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How we’re encouraging children at our school to read for pleasure

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Liz Kenny, english hub lead, and Vanessa Hill, headteacher, at Whiston Worrygoose Primary school in Rotherham talk about their approach to encouraging reading, and the benefits it’s brought their pupils.

Reading is at the heart of everything we do

Whiston Worrygoose is a ‘Reading School’. Reading drives everything we do and it’s at the centre of our whole curriculum offer. Teachers, parents and children all understand the importance of reading and the benefits it brings. Our staff regularly read with all our children, and we really encourage the children to talk about their reading with passion.

Developing staff knowledge of children’s literature

Enriching the reading curriculum for all children and developing staff knowledge of children’s authors and literature has required determination and commitment. We conducted a survey with staff that showed only 38% of teachers read children’s literature beyond the directed class texts. Staff were not naturally choosing to read these books, so we made a decision to take a more planned approach.

We recommended our favourite children’s books, gave staff time to read them and created a space to share their increasing knowledge of authors and their writing styles. We placed a particular emphasis on new authors and texts, and books aimed at age groups beyond the specific key stage they worked in. We also covered specific genres and authors including poetry and graphic novels.

Through this we supported our teachers to re-ignite their passion and interest in children’s literature, and this increased interest had such a positive impact on our pupils. We’ve also noticed an increase in teacher’s confidence in teaching text selections and engaging children in purposeful book talk.

Get stuck-in, not stuck

We’ve also introduced a ‘love of reading’ tracker across KS2, and this has helped us track the children’s book choices more rigorously. Through the tracker we can see if a child is ‘getting stuck’ in a book that they’re not truly enjoying, allowing us to make interventions and direct children’s reading choices. By expanding teacher’s knowledge of children’s literature, we can quickly introduce children to alternative titles and authors available in both our classroom and school libraries.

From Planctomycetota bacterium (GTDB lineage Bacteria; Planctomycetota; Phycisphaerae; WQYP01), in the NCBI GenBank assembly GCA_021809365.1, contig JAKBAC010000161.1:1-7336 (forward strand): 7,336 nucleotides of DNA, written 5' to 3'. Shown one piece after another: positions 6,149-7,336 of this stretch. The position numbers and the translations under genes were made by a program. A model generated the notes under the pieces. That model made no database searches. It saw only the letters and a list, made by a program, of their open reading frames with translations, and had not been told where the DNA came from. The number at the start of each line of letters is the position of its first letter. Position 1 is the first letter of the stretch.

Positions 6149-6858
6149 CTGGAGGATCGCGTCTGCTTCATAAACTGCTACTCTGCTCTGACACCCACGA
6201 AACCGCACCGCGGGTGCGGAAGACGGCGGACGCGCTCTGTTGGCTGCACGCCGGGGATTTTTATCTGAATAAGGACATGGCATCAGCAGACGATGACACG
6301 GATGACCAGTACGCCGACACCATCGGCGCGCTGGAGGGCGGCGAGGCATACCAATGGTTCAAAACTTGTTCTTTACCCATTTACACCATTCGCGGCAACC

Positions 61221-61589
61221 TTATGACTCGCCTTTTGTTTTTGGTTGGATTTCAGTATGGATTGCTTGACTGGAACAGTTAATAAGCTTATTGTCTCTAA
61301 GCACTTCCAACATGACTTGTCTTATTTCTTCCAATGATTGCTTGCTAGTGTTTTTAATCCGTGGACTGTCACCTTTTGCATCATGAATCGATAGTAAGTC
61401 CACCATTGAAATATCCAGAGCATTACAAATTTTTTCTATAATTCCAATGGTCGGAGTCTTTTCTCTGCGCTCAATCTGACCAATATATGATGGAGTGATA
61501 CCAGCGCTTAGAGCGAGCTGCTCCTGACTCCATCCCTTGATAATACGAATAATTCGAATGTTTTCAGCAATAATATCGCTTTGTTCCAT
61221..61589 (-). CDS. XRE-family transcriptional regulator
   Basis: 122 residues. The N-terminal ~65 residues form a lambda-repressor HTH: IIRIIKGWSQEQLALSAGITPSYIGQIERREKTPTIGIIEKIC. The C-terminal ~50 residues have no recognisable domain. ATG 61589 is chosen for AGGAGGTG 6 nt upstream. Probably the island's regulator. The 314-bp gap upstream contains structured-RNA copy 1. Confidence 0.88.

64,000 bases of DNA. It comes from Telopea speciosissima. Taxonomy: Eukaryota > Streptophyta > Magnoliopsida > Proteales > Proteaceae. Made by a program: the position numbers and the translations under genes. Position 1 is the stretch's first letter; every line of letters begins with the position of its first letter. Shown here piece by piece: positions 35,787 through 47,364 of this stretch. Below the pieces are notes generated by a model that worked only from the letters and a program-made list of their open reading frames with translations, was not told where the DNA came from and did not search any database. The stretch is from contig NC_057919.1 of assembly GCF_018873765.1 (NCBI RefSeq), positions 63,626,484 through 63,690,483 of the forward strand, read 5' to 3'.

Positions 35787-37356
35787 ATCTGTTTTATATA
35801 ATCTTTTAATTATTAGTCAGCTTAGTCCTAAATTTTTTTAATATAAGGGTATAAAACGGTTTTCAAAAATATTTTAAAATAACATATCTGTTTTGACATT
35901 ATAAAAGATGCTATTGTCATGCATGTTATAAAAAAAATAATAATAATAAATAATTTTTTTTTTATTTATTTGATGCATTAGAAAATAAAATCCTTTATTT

Sharing is Caring

Another positive outcome for us was that we saw an increase in reading motivation amongst pupils. Attendance at our lunchtime library club increased significantly, and it was great to see so many children engaged in reading discussion and positive reading behaviours. One child told us “It was good to see the teachers enjoying reading too and reading with us. It feels like we share the books together”, and this is the exact sort of experience we want them to have.

The children also loved our assemblies, where a member of staff reads a book aloud to all the children. This ‘Mystery Text’ has ensured that children across the key stages have a shared experience and it’s been wonderful to hear the children discuss the text at lunch and playtimes.

How we’re going to build on our success

We’ve had so many positive outcomes so far but our reading for pleasure journey is far from over. Over the next academic year, we’re going to build on our momentum and continue to try more things to encourage our children’s love of reading. We are looking to further develop our teacher/parent reading group and want to continue to develop our outdoor spaces to promote recreational reading even further. We’re also hoping to develop wider community links, including forming reading buddies with residents of our local nursing home.

As a school, we’re committed to continuing to educate and motivate our pupils (and staff!) to read for pleasure.


Thursday 7 March is World Book Day, an annual reading for pleasure campaign and celebration of authors, illustrators, books. For ideas and resources to help you celebrate, take a look at the World Book Day activity hub.

If you’d like to encourage a love of reading at your school, engage with the DfE’s English Hubs programme. Literacy specialists within each hub will provide tailored support to schools including showcase events in teaching phonics, early language and reading for pleasure.

To contact any of the schools in the English Hubs programme, please visit the English Hubs website.

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